Crane Aerospace and Electronics and Swedish electric planemaker Heart Aerospace are collaborating on a project to develop the electrical power distribution system on Heart’s ES-30 regional electric aircraft.
An electrical power distribution system transports energy stored in the batteries to the plane’s energy consuming systems, such as flight controls and avionics.
Crane, an aerospace and defence supplier of highly engineered components and systems, has been selected by Heart Aerospace for the Joint Definition Phase of Heart’s ES-30, where the companies will collaborate to define the requirements necessary to integrate Crane’s high-voltage power conversion system as well as its low-voltage control and distribution into the ES-30.
“Our selection on this program is a testament to the vision, strategy and investment we have made in our Electrical Power capabilities over the last five years, and we are excited to have this opportunity to work with Heart on the cutting edge of technology while contributing towards a sustainable future,” said Joseph Mundinger, Crane A&E VP/GM, Sensing & Power Systems.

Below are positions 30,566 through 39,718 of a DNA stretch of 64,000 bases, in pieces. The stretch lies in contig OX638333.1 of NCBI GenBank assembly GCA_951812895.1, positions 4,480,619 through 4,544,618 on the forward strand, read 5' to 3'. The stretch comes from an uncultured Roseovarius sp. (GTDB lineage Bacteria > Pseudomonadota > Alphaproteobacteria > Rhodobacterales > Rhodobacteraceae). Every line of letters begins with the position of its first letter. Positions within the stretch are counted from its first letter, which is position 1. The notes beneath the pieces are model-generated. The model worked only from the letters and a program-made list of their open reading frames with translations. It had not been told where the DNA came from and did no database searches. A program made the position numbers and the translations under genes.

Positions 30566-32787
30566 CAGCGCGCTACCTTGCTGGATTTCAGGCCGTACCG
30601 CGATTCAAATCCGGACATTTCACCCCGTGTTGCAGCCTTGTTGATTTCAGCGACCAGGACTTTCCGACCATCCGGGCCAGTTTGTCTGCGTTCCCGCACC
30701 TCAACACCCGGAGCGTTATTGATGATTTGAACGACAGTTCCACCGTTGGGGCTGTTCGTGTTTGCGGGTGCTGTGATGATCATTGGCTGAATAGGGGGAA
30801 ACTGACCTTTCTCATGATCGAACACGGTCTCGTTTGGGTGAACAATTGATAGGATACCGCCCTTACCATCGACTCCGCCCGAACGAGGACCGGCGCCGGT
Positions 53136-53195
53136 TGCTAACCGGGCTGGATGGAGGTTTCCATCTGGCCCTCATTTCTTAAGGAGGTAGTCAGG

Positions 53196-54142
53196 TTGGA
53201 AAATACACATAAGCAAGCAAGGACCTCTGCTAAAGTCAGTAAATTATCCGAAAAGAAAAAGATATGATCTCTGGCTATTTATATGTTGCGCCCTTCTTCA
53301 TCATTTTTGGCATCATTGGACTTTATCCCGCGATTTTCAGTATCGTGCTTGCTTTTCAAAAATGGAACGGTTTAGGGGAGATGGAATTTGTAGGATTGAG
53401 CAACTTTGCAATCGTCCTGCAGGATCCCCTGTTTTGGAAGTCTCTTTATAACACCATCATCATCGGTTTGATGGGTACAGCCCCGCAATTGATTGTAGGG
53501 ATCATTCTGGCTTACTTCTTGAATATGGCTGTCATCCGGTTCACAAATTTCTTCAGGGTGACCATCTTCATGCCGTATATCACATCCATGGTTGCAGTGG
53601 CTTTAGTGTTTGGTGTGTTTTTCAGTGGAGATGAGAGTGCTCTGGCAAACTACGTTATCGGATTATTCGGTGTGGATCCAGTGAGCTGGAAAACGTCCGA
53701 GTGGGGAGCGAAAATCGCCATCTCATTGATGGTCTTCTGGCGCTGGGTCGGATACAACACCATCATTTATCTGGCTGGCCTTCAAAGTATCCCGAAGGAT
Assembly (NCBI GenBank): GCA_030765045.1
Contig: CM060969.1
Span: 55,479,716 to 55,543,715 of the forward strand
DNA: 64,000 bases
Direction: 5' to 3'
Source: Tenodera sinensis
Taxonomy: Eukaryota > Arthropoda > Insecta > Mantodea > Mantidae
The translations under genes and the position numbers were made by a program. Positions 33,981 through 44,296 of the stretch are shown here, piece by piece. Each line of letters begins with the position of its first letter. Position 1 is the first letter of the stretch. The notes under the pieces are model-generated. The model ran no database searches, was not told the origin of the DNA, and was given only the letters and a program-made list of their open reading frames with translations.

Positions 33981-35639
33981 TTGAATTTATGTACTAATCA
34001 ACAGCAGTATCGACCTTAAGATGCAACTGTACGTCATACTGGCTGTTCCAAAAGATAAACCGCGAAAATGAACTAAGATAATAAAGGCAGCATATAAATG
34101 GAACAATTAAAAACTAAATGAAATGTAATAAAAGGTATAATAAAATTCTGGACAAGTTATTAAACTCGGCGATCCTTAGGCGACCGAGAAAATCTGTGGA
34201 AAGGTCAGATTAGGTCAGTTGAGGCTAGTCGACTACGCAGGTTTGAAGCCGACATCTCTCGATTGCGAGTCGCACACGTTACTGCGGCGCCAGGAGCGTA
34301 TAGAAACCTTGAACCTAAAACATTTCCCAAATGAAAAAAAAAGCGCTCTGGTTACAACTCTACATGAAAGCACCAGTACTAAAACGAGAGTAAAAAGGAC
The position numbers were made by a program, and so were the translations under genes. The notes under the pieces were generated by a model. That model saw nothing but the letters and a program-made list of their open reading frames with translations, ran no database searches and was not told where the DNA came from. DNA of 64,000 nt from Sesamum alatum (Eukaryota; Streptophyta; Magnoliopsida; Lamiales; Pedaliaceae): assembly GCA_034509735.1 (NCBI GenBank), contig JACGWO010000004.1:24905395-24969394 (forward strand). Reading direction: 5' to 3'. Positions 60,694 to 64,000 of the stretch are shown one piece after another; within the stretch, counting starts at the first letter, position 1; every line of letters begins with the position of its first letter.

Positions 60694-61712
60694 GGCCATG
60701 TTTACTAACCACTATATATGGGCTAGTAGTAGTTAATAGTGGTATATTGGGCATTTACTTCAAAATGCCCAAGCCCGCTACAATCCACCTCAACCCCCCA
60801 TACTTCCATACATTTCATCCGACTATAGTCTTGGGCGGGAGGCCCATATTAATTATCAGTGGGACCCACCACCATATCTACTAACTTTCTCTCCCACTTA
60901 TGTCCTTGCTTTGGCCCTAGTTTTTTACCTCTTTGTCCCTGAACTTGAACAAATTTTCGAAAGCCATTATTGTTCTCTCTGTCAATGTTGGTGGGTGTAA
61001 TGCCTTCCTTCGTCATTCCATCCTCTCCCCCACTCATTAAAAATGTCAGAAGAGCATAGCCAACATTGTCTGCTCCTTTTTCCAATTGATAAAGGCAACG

ES-30 is a regional electric plane
The ES-30 is a regional electric plane with a standard seating capacity of 30 passengers driven by electric motors with battery derived energy. It will have a fully electric zero emissions range of 200 kilometers, an extended hybrid range of 400 kilometers with 30 passengers and flexibility to fly up to 800 kilometers with 25 passengers, all including typical airline reserves.
“With decades worth of experience from delivering proven systems and components to the aerospace industry, Crane A&E is a great partner for Heart in the development of the ES-30. We look forward to shaping the future of flight together,” said Anders Forslund, co-founder and CEO of Heart Aerospace.
Heart Aerospace has a total of 250 firm orders for the ES-30, with options and purchase rights for an additional 120 planes. The company also has letters of intent for a further 91 airplanes. The plan is for the ES-30 to enter into service in 2028.
Subscribe to the FINN weekly newsletter